En route.


I look across the airplane aisle at the girls. They are watching Tom and Jerry. I think they have only ever seen Tom and Jerry on these planes from one mid-size European city to another. The younger one watches with wide eyes, a smile threatening to break through the sweet pout of her mouth any moment. She is a mouth breather and she has a small cough. She coughs sometimes when she is about to laugh. I wonder if it will develop into something worse, but for the moment, she is fine enough.

The older one is pissed about returning home. She is worried about school and stress and how I nag her about the clothes she wears. Tom and Jerry do little to distract her. She watches the cartoon with her mouth pulled tight across her braces in a scowl. Her eyes are hard. I want to pat her on the leg to remind her to breathe. She forgets to breathe when she is pissed. I want her to watch with the sweet abandon of her younger sister. But I don’t say anything at all because I know that I will sound too judgmental. She is right. I am too judgmental. In the end, I say nothing. The plane lands and we take the bus home.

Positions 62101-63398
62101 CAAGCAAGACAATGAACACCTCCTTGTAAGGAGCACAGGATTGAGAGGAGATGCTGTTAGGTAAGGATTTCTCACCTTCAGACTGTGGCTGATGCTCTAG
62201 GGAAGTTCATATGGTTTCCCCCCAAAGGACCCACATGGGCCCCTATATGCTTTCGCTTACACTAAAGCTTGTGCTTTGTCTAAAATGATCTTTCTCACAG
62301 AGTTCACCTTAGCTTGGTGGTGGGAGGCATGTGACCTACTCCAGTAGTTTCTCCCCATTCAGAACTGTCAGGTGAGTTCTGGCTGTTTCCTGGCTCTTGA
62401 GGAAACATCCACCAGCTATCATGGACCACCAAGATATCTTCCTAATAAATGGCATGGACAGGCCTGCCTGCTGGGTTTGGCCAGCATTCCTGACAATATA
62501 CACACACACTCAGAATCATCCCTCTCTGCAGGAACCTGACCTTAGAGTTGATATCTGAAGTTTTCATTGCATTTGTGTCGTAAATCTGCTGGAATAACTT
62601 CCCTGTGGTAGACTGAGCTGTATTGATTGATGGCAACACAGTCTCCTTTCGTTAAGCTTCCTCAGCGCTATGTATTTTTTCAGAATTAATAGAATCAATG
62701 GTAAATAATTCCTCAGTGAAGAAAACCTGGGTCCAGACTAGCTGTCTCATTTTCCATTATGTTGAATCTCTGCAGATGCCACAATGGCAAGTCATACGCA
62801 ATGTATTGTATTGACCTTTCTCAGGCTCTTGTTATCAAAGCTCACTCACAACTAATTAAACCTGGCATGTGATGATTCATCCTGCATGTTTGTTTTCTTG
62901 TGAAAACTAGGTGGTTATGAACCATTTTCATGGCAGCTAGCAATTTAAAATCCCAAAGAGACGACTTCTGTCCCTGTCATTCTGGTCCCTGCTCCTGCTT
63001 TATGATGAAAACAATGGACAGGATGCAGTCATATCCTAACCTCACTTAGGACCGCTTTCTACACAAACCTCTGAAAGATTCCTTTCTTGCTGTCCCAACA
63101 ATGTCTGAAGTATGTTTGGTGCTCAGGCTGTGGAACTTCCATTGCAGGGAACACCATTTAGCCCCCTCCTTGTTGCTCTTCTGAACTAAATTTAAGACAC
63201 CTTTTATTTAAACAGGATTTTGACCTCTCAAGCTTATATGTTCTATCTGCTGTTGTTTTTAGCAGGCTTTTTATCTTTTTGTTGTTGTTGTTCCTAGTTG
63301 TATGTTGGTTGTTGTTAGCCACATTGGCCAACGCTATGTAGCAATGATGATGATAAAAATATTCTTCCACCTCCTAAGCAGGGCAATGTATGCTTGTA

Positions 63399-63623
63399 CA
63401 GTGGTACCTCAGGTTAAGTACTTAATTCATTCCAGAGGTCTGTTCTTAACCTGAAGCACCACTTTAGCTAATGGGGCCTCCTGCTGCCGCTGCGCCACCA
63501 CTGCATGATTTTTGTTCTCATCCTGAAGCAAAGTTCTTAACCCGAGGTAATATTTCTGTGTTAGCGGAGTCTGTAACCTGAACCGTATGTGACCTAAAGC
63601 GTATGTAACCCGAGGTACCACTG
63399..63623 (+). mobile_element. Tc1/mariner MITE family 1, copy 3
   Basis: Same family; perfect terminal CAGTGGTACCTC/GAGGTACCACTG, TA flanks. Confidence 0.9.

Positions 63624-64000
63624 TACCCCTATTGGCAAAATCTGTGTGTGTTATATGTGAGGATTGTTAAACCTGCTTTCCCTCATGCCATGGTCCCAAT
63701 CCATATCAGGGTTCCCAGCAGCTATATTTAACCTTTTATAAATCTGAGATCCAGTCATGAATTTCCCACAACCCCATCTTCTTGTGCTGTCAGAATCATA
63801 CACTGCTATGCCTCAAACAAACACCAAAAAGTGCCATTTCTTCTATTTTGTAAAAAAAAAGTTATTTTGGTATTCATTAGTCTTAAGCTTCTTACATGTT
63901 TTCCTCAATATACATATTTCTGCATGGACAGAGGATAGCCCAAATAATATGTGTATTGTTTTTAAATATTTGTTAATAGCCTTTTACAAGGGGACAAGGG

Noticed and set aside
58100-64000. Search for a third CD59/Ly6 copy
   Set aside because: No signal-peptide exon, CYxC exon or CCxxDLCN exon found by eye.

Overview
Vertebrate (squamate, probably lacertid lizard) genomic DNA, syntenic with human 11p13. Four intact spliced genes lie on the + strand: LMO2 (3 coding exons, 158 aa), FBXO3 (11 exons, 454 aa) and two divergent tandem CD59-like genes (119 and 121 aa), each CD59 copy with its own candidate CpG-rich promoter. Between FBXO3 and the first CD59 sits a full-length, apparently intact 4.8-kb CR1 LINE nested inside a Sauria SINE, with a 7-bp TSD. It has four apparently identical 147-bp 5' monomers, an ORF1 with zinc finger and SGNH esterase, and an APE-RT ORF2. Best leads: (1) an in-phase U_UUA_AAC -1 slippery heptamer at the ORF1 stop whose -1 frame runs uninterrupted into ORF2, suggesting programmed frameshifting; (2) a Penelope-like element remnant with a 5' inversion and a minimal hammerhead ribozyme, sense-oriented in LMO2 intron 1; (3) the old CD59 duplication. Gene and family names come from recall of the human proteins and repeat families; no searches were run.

The next day, I am waiting in the line at the bad grocery store. I am pissed because I prefer the small markets in Mijas where we vacationed, even though I had to visit three grocers in the Spanish village to find enough rocket to make a decent salad for our dinner party on the terrace. In Amsterdam, we can’t even fit eight people into our apartment, much less our terrace. My lips pull tight against my teeth, and I even may have forgotten to breathe.

Not wanting to judge myself, I silently criticize the woman in front of me for her anemic basket of white potatoes and sugar free cookies.

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